With that being said, you need to get everything thawed out. Heat it up, open all the cabinets to help with warm air flow. Leave all the faucets open as you thaw.... leave the pump off, and make sure warm air can get to it, your accumulator, and any pump strainer.

When you have it warmed up, only then can you see if there has been any damage!

If you have split a fitting or cracked a line, keep an eye out for leaks, and certainly catch the drips.

When weather permits, hook up to city water and inspect for leaks aside from the onboard pump.

If the Airsteram gods are with you maybe you'll be lucky and escape with little or no damage... this will be your one and only freeze goof!

Best of luck, and keep us posted!
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Old 11-28-2012, 11:02 AM   #5
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Originally Posted by AWCHIEF View Post
I would open up all the interior access points possible and crank the heater all the way up. Hopefully it will be enough to defrost your trailer. Just guesing this might work, I really have no idea. Hopefully you will not end up with lasting damage. Good Luck.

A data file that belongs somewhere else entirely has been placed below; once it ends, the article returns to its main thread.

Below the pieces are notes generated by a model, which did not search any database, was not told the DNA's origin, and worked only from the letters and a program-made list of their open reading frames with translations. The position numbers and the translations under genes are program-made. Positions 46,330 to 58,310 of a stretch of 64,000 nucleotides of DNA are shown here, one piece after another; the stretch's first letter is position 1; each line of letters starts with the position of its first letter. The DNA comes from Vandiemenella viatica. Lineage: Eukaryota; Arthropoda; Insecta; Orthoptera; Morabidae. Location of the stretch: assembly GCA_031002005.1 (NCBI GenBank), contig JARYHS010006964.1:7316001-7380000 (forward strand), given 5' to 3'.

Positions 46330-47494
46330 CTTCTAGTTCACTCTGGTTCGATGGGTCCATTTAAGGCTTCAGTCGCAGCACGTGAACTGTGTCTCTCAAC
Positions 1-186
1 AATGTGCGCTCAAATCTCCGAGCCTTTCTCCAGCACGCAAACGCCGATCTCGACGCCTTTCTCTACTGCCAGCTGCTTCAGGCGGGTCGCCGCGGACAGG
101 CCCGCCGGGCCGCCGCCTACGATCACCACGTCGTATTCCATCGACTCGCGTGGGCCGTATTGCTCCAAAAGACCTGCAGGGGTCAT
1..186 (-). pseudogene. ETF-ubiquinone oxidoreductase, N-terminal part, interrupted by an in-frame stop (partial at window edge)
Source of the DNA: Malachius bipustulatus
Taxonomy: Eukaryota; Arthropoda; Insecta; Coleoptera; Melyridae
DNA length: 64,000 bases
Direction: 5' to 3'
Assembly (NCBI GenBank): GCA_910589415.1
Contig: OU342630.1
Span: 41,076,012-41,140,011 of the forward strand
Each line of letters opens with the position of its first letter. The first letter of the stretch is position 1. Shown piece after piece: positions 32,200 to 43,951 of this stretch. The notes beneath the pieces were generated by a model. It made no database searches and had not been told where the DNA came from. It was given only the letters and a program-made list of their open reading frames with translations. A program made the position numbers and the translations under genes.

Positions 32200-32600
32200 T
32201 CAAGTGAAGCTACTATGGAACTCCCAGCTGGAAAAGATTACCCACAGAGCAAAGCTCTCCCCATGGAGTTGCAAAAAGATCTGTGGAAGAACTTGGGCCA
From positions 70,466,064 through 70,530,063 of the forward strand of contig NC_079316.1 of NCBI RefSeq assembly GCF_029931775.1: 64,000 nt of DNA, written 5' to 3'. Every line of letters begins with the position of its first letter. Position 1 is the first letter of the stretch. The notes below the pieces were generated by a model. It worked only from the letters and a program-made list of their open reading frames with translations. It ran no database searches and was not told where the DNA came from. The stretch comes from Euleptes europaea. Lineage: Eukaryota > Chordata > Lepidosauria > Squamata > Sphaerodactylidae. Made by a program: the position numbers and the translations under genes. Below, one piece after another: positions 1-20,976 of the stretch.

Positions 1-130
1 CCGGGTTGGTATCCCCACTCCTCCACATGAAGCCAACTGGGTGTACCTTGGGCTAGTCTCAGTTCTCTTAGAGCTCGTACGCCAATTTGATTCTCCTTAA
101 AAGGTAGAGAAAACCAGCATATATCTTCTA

Thank you..I opened up all the cabinets a week ago.....just forgot to turn the heat part on.

Thank you.

Shane
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Old 11-28-2012, 11:16 AM   #6
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If anything is broken, it will probably be the water pump and strainer, the water filled lines in the toilet, the water filter itself, and maybe the faucets. Possibly the p traps, but usually they are not the first things to break. The pex should expand in the fresh water lines to keep them from breaking.
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Old 11-28-2012, 11:36 AM   #7
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Quote:
Originally Posted by THEPILL View Post
So my question is....is it possible to get through this without leaks or busted lines?

Thank you,

Be nice...

Shane
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Old 11-28-2012, 12:08 PM   #8
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Shane, don't feel bad. My trailer went into storage last week - I know I winterized all of the lines and the waste tanks...but did I remember to drain the fresh water tank (after I refilled it to use during Hurricane Sandy)? I'll be visiting it this weekend...

I hope there isn't much damage in your trailer.

Tom
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Old 11-28-2012, 01:57 PM   #9
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Shane

Is your trailer plumbed with PEX? If so, it is fairly freeze tolerant. My concern would be at the fittings and the pump. Also, you would have to be at 27 degrees for a considerable amount of time to get a "solid" freeze, I would think.

BTW, it is 75 in SA this week. No freeze for us. Good luck, hope it turns out well for you.
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Old 11-28-2012, 02:05 PM   #10